A report has alleged that there was institutionalised manipulation of the doping control process before, during and after the 2014 Sochi Olympic and Paralympic Games.
The World Anti-Doping Agency (WADA) said on Friday it had obtained a database that confirmed allegations of widespread state-sponsored doping in Russia made in the McLaren report.
Last year, a WADA commissioned report by Canadian lawyer Richard McLaren found that more than 1,000 Russian competitors in more than 30 sports were involved in a conspiracy to conceal positive drug tests over a period of five years.
Investigations also uncovered sample tampering at the Sochi Olympics, including the switching of samples through a hole in the laboratory wall.
The laboratory had its WADA accreditation stripped in November 2015, after a report by WADA's independent commission which said the laboratory protected Russian athletes' and covered updoping during the 2014 Sochi Winter Games.
The report alleged there was institutionalised manipulation of the doping control process before, during and after the 2014 Sochi Olympic and Paralympic Games, which were made by Dr. Grigory Rodchenkov, the former director of the Moscow Laboratory.
WADA said it was confident the file acquired by its Investigations and Intelligence department is the Moscow anti-doping laboratory's testing data from January 2012-August 2015.
Despite repeated calls for Russia to cooperate with international bodies to stamp out doping, Russian authorities have always denied the state's role in the scandal.
Russia's chances to compete
WADA said it was finalising the forensic analysis of the enormous backup file and expected to provide more information at its executive committee and foundation board meetings in Seoul on November 15-16.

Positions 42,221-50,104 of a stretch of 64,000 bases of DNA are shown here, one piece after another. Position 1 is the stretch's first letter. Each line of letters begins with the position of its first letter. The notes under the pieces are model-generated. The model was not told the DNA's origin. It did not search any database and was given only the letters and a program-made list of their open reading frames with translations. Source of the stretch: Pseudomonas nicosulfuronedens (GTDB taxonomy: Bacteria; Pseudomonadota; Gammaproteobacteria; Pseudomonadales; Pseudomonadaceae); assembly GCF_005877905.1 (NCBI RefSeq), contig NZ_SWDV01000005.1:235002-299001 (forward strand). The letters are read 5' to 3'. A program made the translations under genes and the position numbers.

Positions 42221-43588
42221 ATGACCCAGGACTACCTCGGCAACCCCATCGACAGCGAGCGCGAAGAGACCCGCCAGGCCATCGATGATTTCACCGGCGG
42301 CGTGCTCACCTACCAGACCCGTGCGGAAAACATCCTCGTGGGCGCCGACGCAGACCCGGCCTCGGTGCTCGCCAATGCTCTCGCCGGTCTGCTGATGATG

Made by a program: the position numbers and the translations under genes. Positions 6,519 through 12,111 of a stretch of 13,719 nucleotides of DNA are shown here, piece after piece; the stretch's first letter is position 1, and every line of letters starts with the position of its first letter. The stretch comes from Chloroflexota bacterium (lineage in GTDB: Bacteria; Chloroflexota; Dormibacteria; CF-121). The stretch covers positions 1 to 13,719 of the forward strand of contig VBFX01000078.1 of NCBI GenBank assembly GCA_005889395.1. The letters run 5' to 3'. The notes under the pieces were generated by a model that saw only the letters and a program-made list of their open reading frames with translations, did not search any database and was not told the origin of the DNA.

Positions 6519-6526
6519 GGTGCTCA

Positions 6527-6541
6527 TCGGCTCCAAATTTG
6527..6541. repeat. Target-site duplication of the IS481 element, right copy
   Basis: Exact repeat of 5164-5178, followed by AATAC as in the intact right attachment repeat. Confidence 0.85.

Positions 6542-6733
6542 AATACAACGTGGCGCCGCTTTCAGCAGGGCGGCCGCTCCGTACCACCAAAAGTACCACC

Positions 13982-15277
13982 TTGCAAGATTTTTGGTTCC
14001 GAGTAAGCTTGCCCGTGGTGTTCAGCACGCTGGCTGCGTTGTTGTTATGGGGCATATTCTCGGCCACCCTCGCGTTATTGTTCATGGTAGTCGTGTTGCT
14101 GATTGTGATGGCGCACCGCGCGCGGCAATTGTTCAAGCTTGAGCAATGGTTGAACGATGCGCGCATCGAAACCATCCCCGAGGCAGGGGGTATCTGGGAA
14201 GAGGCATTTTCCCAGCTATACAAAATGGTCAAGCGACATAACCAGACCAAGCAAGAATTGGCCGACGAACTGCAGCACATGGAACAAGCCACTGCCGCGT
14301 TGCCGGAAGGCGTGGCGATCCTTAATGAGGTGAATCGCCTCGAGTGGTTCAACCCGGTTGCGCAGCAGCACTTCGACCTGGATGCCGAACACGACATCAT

The doping agency said it had briefed the International Olympic Committee’s Schmid and Oswald Commissions, which are conducting investigations into Russian doping.
The new information could be a damaging blow to Russia's chances of competing at February's Pyeongchang Winter Games.
The IOC has said it will decide at its executive board meeting from December 5-7 on the participation of Russian competitors in Pyeongchang.
Russia escaped a blanket ban at the 2016 Summer Olympics in Rio de Janeiro although it was, and remains, barred from competing in international athletics events.
The country's Paralympic Committee and anti-doping agency RUSADA are also still suspended over the doping scandals.
WADA said its independent Compliance Review Committee on Friday was considering the new intelligence, which will shape the recommendation it intends to make to the foundation board on whether to declare RUSADA compliant with the World Anti-Doping Code.
"WADA continues to stand firmly behind the outcomes of the Agency’s independent McLaren Investigation,” WADA president Craig Reedie said in a statement.
“This new intelligence serves to reinforce our requirement of Russian authorities that they too publicly accept the outcomes; so that, we can all move forward in rebuilding public trust and confidence in Russian sport.”
One of the conditions placed on Russia before it could be rule compliant was that authorities responsible for the country's anti-doping programme, including the Ministry of Sport and the National Olympic Committee, publicly accept the outcomes of the McLaren Investigation, which uncovered widespread state-sponsored doping at the Sochi Olympics.
But in recent days Russian officials have pushed back on doping allegations, arguing that they have been politically motivated.
Russian President Vladimir Putin suggested on Thursday that allegations of a state-sponsored doping programme in Russia were an attempt to sow discontent ahead of the country’s presidential elections and retaliation for alleged Russian meddling in the US election.